The Great Resignation could last for years, says the expert who coined the term

It’s been almost a year since Anthony Klotz, a psychologist and professor of business administration at Texas A&M University, coined a famous phrase when he said “the great resignation is coming” in an interview with Bloomberg Businessweek

Data proved his prediction true just weeks later, when the Bureau of Labor Statistics’ Job Openings and Labor Turnover Survey (JOLTS) showed that over 4 million workers quit in April 2021—a 20-year high. And for many months after that, Klotz’s prediction kept holding true. Last week, the most recent JOLTS release showed that February 2022 was the ninth consecutive month to have job quits exceed 4 million.  

“It sounds so weird to say I coined it,” Klotz told the Financial Times in an interview published on Sunday.

And the (slightly embarrassed) prognosticator of the Great Resignation said he expects it to continue for at least a few years, adding that resignations will continue at a higher rate for many more months as Americans continue to evaluate what it means to have a healthy work/life balance two years into the ongoing pandemic. Not only have more workers been quitting, but in general, people are still “sorting out their lives,” said Klotz.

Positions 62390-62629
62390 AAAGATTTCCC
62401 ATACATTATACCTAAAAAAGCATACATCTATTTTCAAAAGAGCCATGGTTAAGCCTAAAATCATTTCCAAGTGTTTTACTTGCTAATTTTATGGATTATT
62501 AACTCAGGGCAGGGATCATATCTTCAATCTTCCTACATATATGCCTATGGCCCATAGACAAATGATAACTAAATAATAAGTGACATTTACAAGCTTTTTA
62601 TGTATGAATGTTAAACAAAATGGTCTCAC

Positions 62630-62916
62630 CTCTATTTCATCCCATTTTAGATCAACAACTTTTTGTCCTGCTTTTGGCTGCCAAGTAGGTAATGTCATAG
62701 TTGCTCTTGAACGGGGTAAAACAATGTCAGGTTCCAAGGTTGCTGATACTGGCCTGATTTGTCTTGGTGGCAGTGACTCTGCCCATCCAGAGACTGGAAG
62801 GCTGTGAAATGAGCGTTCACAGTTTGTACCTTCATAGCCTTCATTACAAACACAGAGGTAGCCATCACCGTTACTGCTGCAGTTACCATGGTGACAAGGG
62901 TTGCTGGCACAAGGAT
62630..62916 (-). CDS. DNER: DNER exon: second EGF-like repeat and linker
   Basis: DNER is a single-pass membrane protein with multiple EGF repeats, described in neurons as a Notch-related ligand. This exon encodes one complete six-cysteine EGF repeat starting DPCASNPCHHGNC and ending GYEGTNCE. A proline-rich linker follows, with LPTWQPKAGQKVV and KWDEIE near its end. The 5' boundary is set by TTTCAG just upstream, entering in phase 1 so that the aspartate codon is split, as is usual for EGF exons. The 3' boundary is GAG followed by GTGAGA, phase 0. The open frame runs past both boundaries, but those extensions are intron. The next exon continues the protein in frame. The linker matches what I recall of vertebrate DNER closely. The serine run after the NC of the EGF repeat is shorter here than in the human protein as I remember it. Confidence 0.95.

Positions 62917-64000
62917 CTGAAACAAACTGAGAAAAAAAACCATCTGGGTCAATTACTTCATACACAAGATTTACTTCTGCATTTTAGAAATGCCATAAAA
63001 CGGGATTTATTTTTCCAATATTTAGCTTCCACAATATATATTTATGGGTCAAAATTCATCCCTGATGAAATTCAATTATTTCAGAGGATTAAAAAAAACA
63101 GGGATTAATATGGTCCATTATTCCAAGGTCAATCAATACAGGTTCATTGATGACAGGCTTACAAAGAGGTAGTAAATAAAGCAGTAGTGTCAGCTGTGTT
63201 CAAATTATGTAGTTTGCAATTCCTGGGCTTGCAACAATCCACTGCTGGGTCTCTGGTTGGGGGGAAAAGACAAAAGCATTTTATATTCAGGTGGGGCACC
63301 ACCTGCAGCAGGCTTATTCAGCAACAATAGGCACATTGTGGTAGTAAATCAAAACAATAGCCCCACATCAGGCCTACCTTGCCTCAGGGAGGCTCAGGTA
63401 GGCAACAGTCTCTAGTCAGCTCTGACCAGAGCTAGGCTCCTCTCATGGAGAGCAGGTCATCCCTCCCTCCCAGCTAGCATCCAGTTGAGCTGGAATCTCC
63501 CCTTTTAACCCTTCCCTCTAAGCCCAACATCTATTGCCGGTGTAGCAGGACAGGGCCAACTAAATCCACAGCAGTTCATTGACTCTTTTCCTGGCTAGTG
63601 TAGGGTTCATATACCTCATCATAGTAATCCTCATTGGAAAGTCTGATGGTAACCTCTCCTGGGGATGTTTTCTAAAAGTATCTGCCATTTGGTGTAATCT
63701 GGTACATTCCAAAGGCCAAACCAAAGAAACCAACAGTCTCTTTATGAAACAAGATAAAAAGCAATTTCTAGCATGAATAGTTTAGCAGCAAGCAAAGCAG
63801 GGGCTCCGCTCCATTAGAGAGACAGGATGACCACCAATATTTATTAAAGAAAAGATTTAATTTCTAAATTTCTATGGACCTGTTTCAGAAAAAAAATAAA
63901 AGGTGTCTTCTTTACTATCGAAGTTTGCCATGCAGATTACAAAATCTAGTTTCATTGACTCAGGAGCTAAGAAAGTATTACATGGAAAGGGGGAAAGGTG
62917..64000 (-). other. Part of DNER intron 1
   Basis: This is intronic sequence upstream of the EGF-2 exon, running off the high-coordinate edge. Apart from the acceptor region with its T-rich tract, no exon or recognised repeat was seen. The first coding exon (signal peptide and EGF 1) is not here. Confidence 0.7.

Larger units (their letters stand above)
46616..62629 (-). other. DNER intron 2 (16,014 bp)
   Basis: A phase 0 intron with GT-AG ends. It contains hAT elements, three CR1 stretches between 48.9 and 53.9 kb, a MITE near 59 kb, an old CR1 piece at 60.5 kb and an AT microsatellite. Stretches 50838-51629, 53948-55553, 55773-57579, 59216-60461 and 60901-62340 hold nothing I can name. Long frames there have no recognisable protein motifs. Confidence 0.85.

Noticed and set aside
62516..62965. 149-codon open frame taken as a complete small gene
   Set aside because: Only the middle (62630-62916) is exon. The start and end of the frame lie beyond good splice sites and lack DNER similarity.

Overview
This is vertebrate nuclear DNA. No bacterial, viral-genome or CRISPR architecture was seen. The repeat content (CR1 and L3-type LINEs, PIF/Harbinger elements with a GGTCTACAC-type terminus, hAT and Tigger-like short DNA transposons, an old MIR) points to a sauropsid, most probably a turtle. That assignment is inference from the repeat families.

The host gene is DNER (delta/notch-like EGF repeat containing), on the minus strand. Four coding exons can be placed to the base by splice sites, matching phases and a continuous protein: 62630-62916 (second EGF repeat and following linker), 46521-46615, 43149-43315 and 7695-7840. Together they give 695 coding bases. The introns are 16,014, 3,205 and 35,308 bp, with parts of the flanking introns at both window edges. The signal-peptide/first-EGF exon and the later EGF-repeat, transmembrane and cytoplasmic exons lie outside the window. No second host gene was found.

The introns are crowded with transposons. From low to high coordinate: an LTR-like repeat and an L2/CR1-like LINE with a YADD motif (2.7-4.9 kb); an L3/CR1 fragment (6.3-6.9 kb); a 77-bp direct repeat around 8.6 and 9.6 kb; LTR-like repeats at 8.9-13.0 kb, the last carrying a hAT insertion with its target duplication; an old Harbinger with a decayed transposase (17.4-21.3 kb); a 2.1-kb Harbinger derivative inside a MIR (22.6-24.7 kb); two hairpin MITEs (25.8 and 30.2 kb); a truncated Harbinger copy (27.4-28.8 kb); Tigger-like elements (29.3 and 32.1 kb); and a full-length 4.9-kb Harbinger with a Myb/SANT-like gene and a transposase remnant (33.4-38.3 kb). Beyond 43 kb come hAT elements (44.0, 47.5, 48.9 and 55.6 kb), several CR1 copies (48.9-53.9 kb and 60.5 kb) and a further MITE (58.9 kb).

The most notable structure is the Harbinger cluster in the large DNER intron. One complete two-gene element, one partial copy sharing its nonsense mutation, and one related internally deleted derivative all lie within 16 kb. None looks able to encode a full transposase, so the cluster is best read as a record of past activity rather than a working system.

Klotz initially proposed the idea of the Great Resignation when he hypothesized that the first year of the pandemic would lead to “pent-up resignations,” he told the FT. When faced with uncertainty, people were more likely to choose stability and stay with their jobs early on during a global health crisis, delaying quitting.

He said that now, workers are also contending with burnout after two years of higher-stress work and reframing their values and what they find meaningful amid so much illness, anxiety, and death. As more companies roll out return-to-office plans, it’s possible as well that workers don’t want to give up the autonomy of working from home and are deciding to quit as a result.

Klotz admitted, though, that such predictions about the labor market and whether or not workers will continue to leave their jobs are a bit outside his wheelhouse.

“I’m an organizational psychologist, not an economist, so I have no business making labor market predictions,” Klotz told the FT. “And if I was an economist, I’d be annoyed at me for doing so.”

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